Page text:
So, I want to get into brewing tea the traditional Gong-Fu way, but I’m fairly ignorant. I’ve only done it with tea pots. Any suggestions with web sites and can anyone point me in the right direction? Websites? Books? thanks
Don’t you just looooove Google?
That’s a complicated question; I think the term means different things to different people, and there’s a lot of conflicting information (if not outright misleading information) out there.
I think you could say that in a general sense, it refers to brewing of tea with skill and effort. Generally, as used on forums like this one, it refers to brewing tea using small implements, and a relatively high proportion of tea leaf to water, with short infusions. Yixing teapots or gaiwans are both common brewing devices.
As to what you consider gongfu tea or not, what practices are orthodox, well, I think there are a lot of differences of opinion there. I tend to use the term to refer specifically to Chaozhou style gongfu as I’ve been shown it, however, I’m sure other people have their own definition. I put some thoughts about this subject a while back here:
You can also read an old post by Tim (of The Mandarin’s Tearoom) about his experiences here:
[note: in this post, pallets refers to pellets, not to building a ‘pallet’ of tea]
Brandon, of chahai.net, demonstrates brewing some 90s raw pu’er (note – the water shouldn’t actually be so tranquil – he used cooler water so that people could hear his voice).
I think the most important thing is to keep an open mind and be willing to experiment; while sometimes you may do something “just because that’s how it should be done”, it is worth questioning “why do we do things this way”, and, more to the point, trying doing things another way and seeing if you can tell the difference.
While the Chinese meanings are not too far apart (and pronunciation identical), I believe that 工夫茶, not 功夫茶 (same 功夫 as is used for martial arts) is most correct.
One word of advice since I was in your shoes not too long ago. Get a pot that can hold as much as you want per cup. I like about 4oz of tea in a cup, so I got a 4oz yixing. You don’t want a bigger yixing than what you’ll use per cup (unless you are making multiple cups) because it will be very very bitter if it sits in the pot.
The pots look tiny, but just remember that the idea is you make a new steep per cup. This is weird for english drinkers.
That explains why I keep finding the Yixing pots so small! I was looking at a few at various places & I was annoyed that they weren’t bigger. This clears it up for me.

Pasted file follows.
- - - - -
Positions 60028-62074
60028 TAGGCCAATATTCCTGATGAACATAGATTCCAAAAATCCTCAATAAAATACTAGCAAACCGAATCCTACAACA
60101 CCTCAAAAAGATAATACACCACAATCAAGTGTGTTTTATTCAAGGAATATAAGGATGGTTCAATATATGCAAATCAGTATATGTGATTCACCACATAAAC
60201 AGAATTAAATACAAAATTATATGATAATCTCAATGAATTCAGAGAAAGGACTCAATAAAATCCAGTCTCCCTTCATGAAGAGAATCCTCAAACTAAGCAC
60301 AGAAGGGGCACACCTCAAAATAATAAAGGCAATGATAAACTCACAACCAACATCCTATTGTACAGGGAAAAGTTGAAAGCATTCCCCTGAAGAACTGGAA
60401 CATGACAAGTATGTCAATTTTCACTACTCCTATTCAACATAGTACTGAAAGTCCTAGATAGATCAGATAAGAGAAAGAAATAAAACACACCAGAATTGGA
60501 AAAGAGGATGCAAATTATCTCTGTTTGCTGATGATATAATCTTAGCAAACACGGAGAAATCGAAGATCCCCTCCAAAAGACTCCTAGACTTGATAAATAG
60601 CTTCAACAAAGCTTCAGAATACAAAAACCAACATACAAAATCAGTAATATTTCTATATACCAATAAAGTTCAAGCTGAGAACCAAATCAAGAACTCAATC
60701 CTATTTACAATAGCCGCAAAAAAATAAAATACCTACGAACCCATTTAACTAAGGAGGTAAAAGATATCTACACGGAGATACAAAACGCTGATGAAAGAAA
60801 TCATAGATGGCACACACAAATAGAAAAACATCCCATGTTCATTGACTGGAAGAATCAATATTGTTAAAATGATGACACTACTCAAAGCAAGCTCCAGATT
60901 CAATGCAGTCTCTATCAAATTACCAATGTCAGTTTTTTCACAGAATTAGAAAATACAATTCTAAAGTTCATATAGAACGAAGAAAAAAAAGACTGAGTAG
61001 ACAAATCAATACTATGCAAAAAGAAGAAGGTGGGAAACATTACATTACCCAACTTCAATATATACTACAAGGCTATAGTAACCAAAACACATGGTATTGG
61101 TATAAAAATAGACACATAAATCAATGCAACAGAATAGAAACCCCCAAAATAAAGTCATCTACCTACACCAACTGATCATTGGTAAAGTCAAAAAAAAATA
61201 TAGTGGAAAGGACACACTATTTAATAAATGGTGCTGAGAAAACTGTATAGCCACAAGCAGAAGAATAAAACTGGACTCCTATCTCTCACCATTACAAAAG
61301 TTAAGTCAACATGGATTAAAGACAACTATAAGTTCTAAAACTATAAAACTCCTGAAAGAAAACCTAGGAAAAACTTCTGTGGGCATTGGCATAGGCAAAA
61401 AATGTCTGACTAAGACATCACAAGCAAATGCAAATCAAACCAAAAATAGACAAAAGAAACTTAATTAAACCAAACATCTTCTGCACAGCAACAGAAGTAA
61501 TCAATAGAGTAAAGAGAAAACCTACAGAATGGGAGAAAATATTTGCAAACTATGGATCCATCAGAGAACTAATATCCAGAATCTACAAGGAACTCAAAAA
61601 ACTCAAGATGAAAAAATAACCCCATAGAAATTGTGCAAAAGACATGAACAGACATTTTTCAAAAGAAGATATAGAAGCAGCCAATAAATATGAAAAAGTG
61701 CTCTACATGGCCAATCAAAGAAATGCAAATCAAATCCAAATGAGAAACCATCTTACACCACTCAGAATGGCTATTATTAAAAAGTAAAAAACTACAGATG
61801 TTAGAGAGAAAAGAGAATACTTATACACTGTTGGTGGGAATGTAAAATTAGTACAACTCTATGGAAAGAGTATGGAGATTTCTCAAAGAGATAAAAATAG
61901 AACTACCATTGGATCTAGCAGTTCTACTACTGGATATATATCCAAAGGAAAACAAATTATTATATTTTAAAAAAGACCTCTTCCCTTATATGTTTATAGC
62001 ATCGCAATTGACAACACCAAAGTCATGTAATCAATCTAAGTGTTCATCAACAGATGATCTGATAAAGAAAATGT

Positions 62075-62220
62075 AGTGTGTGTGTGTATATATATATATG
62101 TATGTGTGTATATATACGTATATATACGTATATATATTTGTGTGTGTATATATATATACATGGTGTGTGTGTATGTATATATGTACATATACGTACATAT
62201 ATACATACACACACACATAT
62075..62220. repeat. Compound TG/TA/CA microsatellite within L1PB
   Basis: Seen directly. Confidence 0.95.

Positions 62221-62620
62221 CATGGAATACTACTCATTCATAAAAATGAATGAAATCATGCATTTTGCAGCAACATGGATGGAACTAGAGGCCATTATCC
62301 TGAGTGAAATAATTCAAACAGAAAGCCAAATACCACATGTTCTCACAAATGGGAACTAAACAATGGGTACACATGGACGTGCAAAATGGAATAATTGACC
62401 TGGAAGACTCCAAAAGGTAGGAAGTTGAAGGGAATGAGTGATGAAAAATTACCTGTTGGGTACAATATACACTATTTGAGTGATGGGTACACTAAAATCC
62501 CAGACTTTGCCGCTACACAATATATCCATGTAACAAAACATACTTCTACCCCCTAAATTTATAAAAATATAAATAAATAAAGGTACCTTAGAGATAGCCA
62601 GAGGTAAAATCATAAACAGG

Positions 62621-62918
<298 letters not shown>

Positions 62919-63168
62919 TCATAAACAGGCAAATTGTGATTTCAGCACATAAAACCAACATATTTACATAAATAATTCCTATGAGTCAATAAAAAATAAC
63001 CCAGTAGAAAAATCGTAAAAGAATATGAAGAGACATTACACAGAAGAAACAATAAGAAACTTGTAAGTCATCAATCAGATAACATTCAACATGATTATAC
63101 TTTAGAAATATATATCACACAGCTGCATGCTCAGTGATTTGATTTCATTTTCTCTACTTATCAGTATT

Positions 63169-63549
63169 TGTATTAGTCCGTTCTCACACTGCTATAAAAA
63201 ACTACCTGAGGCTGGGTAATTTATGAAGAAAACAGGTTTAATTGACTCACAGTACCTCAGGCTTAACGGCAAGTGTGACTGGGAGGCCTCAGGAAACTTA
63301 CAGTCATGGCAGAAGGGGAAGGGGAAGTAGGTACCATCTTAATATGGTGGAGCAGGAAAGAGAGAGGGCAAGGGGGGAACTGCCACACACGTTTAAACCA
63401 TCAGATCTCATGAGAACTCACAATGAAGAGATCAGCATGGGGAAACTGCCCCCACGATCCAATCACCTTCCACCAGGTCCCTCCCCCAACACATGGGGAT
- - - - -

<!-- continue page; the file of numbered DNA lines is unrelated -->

I used to like the 28+oz pots… this seemed appropriate to me at the time. After using my yixing for a while I’ve noticed a HUGE difference in my tea drinking. For starters I drink WAY more tea since I’m not committed to drinking 28+oz in one sitting… if I want a single cup I just make a single cup. Also with this you save money since you aren’t required to use as much tea to make a good steep. You also have the whole “everything tastes better in a yixing” part too.
Will is right, there is no simple definition of gong fu cha, but here is what I came to understand in my years in Taiwan and China: the ‘gong fu’ of any action is to seek the perfection of that action, knowing that only the divine is perfect, but to seek perfection none-the-less. Kung fu, or Gung fu, is one and the same. If you think about kung fu, the martial art, and the years of effort to become skilled at it, you will begin to comprehend the nature of this artform. Cha, of course, is tea. So when we drink tea in the gong fu cha tradition, we are essentially striving to prepare and pour the perfect cup. It can get very elaborate, with bamboo tea sinks, supporting an yixing pot, a glass decanter with gourd strainer over top and two cups, one for smelling the tea after it has passed through and the other for drinking. Beside the tea sink might be a ceramic kettle on top of a burner to keep the water at just the right temperature. But the idea behind gong fu is to prepare a tea to its maximum potential and this is not a science, though there is a certain degree of science behind it; this is an art, and as such, it requires a willingness to explore the depths of each tea we try, experimenting with brewing temperatures, times and quantities of leaf. To me, this is one of the greatest things about tea drinking, and it usually allows time to meditate on each cup and focus on each task being performed. It becomes a ritual in time, and second nature, and each new tea brings a new challenge: getting that aged oolong to really open up its aromas to a full and heady honey apricot, or getting the translucent green colour to the liquid of a fresh, high mountain oolong that was most recently picked. As Wonks says, everyting does taste better…. to me anyway!
gongfu tea（功夫茶）, sometimes called kung fu tea, is not a type of tea, but is a name given traditional Chinese way of making tea. While, gongfu tea( 工夫茶) is a type of tea, that means it needs gongfu( or put much effort to make tea during its process) to make tea. At present, black teas are the typical type of gongfu tea.
Due to the typically higher amounts of tea leaves used, teas made in a Gongfu ceremony typically produces more concentrated tea, that may be a little bitter for newcomers. So Oolong and pu’erh teas are the best choice. The way how to brew and use proper tea sets are also very important to gongfu tea, and the link http://www.teavivre.com/info/gongfu-tea/ can help you figure out this problem quickly.